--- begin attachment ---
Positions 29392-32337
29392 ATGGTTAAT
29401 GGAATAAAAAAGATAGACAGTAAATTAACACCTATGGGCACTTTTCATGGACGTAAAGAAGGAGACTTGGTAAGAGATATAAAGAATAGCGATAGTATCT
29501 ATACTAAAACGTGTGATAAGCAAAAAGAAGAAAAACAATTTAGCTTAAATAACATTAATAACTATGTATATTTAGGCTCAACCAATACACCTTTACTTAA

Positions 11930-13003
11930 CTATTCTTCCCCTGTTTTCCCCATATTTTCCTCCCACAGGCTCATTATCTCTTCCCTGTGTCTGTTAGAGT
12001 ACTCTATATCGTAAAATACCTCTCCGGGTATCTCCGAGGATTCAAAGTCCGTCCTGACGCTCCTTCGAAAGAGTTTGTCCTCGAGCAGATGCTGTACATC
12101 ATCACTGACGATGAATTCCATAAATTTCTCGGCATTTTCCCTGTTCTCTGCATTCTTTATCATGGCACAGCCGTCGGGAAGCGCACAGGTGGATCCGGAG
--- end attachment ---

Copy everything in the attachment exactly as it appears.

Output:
Positions 29392-32337
29392 ATGGTTAAT
29401 GGAATAAAAAAGATAGACAGTAAATTAACACCTATGGGCACTTTTCATGGACGTAAAGAAGGAGACTTGGTAAGAGATATAAAGAATAGCGATAGTATCT
29501 ATACTAAAACGTGTGATAAGCAAAAAGAAGAAAAACAATTTAGCTTAAATAACATTAATAACTATGTATATTTAGGCTCAACCAATACACCTTTACTTAA

Positions 11930-13003
11930 CTATTCTTCCCCTGTTTTCCCCATATTTTCCTCCCACAGGCTCATTATCTCTTCCCTGTGTCTGTTAGAGT
12001 ACTCTATATCGTAAAATACCTCTCCGGGTATCTCCGAGGATTCAAAGTCCGTCCTGACGCTCCTTCGAAAGAGTTTGTCCTCGAGCAGATGCTGTACATC
12101 ATCACTGACGATGAATTCCATAAATTTCTCGGCATTTTCCCTGTTCTCTGCATTCTTTATCATGGCACAGCCGTCGGGAAGCGCACAGGTGGATCCGGAG